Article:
In 1959, vandals broke into the Van Slyke Castle and set it ablaze. Van Slyke Castle was abandoned and became part of the Ramapo Mountain State Forest in the 1980s.

The Van Slyke Castle was erected in 1910 by William Porter, a New York stockbroker. During the time, the location was known as Fox Hill, and the home Porter erected there was initially called “Foxcroft”. The mansion’s ruins are all that remain now. The Van Slyke Castle’s great walls and archways are still maintained in stone and brick, and many routes will lead hikers up and through what’s left of it.

Porter was killed in a vehicle accident in 1911 while returning home after a European trip with his wife, Ruth. Ruth inherited the estate and married a man called Warren Van Slyke, which gave rise to the mansion’s second and final name. After Van Slyke died in 1925, she remained alone at the estate until her death in 1940.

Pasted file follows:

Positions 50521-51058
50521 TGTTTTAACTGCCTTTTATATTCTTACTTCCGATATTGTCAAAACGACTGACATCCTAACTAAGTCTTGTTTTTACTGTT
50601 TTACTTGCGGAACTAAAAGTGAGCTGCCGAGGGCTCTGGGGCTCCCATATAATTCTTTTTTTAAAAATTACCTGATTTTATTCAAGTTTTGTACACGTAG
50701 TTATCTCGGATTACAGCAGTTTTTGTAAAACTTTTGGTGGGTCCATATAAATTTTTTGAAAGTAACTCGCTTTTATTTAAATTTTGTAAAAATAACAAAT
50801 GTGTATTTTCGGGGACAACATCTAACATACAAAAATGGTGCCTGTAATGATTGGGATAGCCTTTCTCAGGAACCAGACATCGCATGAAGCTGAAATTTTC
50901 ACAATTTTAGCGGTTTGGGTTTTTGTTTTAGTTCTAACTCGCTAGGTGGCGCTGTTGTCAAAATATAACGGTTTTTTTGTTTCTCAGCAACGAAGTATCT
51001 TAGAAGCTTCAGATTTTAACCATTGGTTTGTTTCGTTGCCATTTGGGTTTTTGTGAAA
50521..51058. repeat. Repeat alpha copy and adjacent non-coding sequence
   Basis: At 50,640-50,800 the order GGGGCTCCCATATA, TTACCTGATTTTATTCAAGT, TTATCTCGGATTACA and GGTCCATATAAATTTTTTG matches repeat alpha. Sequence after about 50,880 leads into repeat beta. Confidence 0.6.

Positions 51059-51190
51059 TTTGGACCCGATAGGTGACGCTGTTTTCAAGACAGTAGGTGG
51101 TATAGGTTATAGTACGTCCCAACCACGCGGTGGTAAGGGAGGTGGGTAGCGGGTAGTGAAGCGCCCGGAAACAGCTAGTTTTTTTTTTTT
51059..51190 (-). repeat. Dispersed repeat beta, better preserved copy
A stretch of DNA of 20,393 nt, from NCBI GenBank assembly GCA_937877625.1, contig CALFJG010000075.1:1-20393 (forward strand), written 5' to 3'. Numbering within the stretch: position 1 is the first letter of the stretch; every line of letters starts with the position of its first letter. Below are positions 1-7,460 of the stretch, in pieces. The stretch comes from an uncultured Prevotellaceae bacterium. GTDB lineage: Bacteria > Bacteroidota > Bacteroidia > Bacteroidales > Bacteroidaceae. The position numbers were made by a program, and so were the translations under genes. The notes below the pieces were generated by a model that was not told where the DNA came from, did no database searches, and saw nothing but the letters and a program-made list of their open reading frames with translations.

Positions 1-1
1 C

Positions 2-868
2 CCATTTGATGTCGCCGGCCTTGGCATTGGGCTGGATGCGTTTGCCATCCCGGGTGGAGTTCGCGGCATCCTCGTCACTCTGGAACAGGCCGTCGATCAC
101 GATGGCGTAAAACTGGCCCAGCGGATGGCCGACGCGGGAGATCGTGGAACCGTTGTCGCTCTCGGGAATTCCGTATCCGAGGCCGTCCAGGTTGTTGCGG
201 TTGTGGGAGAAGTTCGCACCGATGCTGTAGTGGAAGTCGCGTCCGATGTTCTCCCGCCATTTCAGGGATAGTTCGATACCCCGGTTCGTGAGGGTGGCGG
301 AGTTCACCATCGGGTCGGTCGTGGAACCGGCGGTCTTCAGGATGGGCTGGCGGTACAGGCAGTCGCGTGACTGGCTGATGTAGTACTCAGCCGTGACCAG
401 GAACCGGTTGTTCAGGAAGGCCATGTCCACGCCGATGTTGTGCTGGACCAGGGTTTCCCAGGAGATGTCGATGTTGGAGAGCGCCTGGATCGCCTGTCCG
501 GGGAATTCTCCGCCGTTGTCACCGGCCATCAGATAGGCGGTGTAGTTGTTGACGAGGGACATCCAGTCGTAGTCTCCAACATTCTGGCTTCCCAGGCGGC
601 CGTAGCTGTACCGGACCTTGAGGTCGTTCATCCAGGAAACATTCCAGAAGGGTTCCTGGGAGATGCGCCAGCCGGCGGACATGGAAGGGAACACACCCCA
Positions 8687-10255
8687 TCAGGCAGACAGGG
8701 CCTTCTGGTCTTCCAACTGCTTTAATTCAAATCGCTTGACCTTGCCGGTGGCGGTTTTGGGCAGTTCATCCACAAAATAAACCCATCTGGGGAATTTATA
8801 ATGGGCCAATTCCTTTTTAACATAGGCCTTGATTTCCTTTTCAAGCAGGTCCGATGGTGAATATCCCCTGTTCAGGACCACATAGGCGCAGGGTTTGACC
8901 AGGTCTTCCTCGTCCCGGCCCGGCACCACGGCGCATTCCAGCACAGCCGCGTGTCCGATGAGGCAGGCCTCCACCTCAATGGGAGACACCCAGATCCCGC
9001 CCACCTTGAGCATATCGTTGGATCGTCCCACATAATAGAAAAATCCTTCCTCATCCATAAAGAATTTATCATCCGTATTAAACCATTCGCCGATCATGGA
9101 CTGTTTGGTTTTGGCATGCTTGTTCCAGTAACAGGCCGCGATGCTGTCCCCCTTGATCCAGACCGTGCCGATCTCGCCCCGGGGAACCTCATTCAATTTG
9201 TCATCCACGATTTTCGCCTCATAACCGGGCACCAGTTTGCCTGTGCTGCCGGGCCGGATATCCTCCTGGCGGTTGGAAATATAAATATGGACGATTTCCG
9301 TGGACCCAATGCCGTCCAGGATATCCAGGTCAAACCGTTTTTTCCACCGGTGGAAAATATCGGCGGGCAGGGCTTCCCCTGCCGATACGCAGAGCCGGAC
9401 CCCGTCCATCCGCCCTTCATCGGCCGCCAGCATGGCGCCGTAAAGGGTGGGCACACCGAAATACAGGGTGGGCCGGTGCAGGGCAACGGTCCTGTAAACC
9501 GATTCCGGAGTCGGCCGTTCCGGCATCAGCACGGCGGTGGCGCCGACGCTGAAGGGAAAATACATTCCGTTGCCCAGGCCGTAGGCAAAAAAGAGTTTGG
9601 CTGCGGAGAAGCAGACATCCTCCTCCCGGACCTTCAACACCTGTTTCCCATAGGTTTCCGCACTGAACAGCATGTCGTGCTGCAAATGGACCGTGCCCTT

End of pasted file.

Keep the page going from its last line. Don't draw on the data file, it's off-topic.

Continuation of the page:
Van Slyke Castle was eventually acquired in 1949 by a couple who resold it two years later to Suzanne S. Christie. She quickly abandoned it. Nobody knows why she went, although it’s assumed that it was the outcome of a nasty divorce.

Vandals stormed inside the mansion and set it on fire in 1959. All remains are the stone walls, beams, and thick-walled furnace of what was once a magnificent mountaintop home. In the 1980s, the land and damaged home were confiscated and became part of the Ramapo Mountain State Forest. As a result, park visitors may now visit and explore the abandoned castle.

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